Saturday, September 20, 2014

Flyover: Pittsburgh Pirates

This continues a series of looks at each team over the past month. The last post was about the NL Central leader, St. Louis, so let's stay in the National League Central with the Pittsburgh Pirates.

How Are They Doing Lately? The Pirates are 18-8 over the past 30 days entering play today. That's the best record in the league. They're fourth in scoring at 4.7 runs per game and they're allowed by far the fewest runs per game, 2.7. The league's averaging 3.9 runs per game on offense and allowing 4.0 runs per game (the discrepancy due to interleague play). As a result, they seem to have a pretty secure hold on a postseason spot. They're 2.5 games behind the Cardinals in the division, a game behind the Giants for the first wild card, and 4.5 ahead of Milwaukee in the race for the second wild card. 

What's Going Right? The offense has been good, the pitching has been good. The Pirates are batting .281, third in the league, over the past 30 days, with a .336 on base percentage, also third, and the best slugging percentage in the league, .467. They've also been tough to fan, striking out on 18% of plate appearances, third lowest in the league, compared to a league average of 21%. The pitching's been pretty ridiculous: 2.29 ERA overall, 2.70 for starters and an absurd 1.38 for relievers. All those ERAs are first in the league.

What's Going Wrong? Not a lot. They've been pretty bad basestealers, with nine stolen bases (second fewest) against eight caught stealing (tied for fifth highest). There's been some luck involved in those pitching numbers. There are three statistics for which large deviations from league averages generally don't persist: batting average on balls in play (all batted balls excluding homers), percentage of baserunners stranded on base, and percentage of fly balls resulting in home runs. A team that performs exceptionally well in those metrics typically can't keep it up. Pirates pitchers have allowed the lowest batting average on balls in play, stranded the highest percentage of baserunners, and given up the second-fewest homers as a percentage of fly balls over the past 30 days. They're due for regression.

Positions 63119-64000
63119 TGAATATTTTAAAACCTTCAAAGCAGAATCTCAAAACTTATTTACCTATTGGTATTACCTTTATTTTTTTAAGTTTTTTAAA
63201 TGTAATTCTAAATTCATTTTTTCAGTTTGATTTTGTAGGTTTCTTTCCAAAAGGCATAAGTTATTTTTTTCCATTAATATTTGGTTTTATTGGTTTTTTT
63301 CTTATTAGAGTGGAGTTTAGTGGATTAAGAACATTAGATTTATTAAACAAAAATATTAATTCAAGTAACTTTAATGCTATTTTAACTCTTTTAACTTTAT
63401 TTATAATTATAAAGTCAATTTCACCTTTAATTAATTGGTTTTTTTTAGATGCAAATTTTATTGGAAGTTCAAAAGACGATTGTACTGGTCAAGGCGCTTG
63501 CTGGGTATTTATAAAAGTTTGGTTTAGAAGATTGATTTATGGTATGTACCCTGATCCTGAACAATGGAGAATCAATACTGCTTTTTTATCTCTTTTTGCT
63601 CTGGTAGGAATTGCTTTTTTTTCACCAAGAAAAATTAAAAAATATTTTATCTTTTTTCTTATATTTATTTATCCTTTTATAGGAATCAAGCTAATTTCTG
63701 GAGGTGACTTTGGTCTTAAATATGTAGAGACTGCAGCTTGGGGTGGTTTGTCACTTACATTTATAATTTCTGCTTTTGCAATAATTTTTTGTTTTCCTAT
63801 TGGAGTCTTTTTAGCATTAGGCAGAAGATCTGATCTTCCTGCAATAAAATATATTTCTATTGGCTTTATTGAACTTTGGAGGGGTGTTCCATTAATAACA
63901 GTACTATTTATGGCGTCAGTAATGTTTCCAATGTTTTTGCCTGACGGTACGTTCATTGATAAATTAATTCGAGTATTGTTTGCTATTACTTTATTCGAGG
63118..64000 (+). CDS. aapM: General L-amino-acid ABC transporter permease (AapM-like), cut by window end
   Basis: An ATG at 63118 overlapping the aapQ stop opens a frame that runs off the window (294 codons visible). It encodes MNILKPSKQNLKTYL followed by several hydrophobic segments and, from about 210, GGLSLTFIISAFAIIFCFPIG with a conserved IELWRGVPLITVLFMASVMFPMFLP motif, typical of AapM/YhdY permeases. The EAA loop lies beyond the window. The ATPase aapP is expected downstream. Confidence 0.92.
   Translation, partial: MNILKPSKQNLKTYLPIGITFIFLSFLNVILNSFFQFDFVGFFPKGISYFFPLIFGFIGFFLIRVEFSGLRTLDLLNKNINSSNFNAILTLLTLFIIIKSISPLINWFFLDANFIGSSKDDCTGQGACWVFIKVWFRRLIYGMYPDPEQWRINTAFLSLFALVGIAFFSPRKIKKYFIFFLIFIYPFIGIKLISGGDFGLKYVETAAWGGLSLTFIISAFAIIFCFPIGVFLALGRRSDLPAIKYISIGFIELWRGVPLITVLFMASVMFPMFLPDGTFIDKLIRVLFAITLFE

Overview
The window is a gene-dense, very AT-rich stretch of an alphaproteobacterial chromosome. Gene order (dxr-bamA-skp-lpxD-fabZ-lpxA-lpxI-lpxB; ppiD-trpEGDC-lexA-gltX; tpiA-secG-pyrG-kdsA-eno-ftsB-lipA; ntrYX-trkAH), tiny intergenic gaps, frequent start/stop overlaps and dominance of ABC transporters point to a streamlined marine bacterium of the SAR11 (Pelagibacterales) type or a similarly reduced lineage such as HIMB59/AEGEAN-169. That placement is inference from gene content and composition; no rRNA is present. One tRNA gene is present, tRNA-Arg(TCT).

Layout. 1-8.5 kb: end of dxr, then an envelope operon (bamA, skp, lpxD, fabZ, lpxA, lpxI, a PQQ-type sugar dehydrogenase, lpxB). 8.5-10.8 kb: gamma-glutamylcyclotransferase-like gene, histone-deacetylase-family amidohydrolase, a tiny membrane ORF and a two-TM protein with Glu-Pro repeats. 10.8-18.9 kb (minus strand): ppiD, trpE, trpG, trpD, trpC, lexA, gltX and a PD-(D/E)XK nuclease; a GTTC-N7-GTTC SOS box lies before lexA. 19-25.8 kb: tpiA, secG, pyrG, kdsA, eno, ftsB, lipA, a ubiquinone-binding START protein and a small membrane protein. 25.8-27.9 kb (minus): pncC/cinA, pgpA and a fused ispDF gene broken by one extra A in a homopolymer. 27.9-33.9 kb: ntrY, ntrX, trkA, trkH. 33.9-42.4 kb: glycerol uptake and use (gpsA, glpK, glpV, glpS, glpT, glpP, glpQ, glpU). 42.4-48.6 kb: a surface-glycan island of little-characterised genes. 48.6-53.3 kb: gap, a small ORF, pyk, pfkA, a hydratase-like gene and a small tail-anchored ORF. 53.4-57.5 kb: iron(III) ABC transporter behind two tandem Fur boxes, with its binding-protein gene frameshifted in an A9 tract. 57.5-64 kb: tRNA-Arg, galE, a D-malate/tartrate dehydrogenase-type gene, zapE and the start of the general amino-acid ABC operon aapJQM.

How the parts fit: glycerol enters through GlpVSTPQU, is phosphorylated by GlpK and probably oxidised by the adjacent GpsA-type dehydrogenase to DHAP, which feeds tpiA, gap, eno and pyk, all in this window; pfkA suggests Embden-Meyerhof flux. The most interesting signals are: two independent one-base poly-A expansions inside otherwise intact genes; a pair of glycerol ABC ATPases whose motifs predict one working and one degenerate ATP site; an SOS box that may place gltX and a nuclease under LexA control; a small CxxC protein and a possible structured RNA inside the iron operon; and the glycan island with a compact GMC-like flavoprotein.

Then there's the matter of their schedule. Over the last 30 days, the only teams the Pirates have played with a winning record are the slumping Brewers (against whom they're 3-1 entering tonight's game) and the Cardinals (against whom they're 2-4). They're 13-3 against teams with losing records. There's nothing wrong with that--good teams generally beat bad team--but those games have pumped up their team stats.

Who's Hot? There hasn't been an easy out among the top five hitters in the Pirates lineup. The league has a .249/.312/.383 batting average/on base percentage/slugging percentage slash line over the past 30 days. Here's the top of the Pirates order:

  1. Josh Harrison, 3B .369/.387/.573
  2. Starling Marte, LF .365/.419/.488
  3. Andrew McCutchen, CF .327/.372/.558
  4. Neil Walker, 2B .290/.366/.520
  5. Russell Martin, C .321/.398/.580
Hard to ask for more than that.

The Pirates' two best starters over the past 30 days have been Edinson Volquez (2-0, 1.93 ERA) and Francisco Liriano (3-0, 0.82 ERA). Volquez has probably been a little lucky--his strikeout rate is well below average, his walk rate well above average--but Liriano appears to be peaking at the right time. The eighth and ninth inning pitchers, Tony Watson and Mark Melancon, have been pretty unhittable, allowing 18 hits (no homers) and two walks over 28 innnings, striking out 33 en route to a 0.32 ERA.

Who's Not? Right field has been an issue all year for the Bucs, and the current incumbent, Travis Snyder, has a slash line of only .196/.297/.286 over the past 30 days. First base has been another weak spot, with Ike Davis batting .229 with only three homers over the past month. A couple starters, Gerrit Cole and Vance Worley, have ERAs above 4.00, but barely, at 4.31 and 4.03, respectively.

What's the Outlook? Assuming the Pirates don't catch the Cardinals, they will almost certainly be a wild card team, with a one-game play-in against (as of today's games) the Giants. San Francisco's 2-4 against the Bucs this year but has been a slightly better hitting team against lefties than righties, potentially neutralizing Liriano (assuming he starts the play-in game). The Pirates have been hot, but it seems to me that they'll be challenged to keep it going deep into the postseason.

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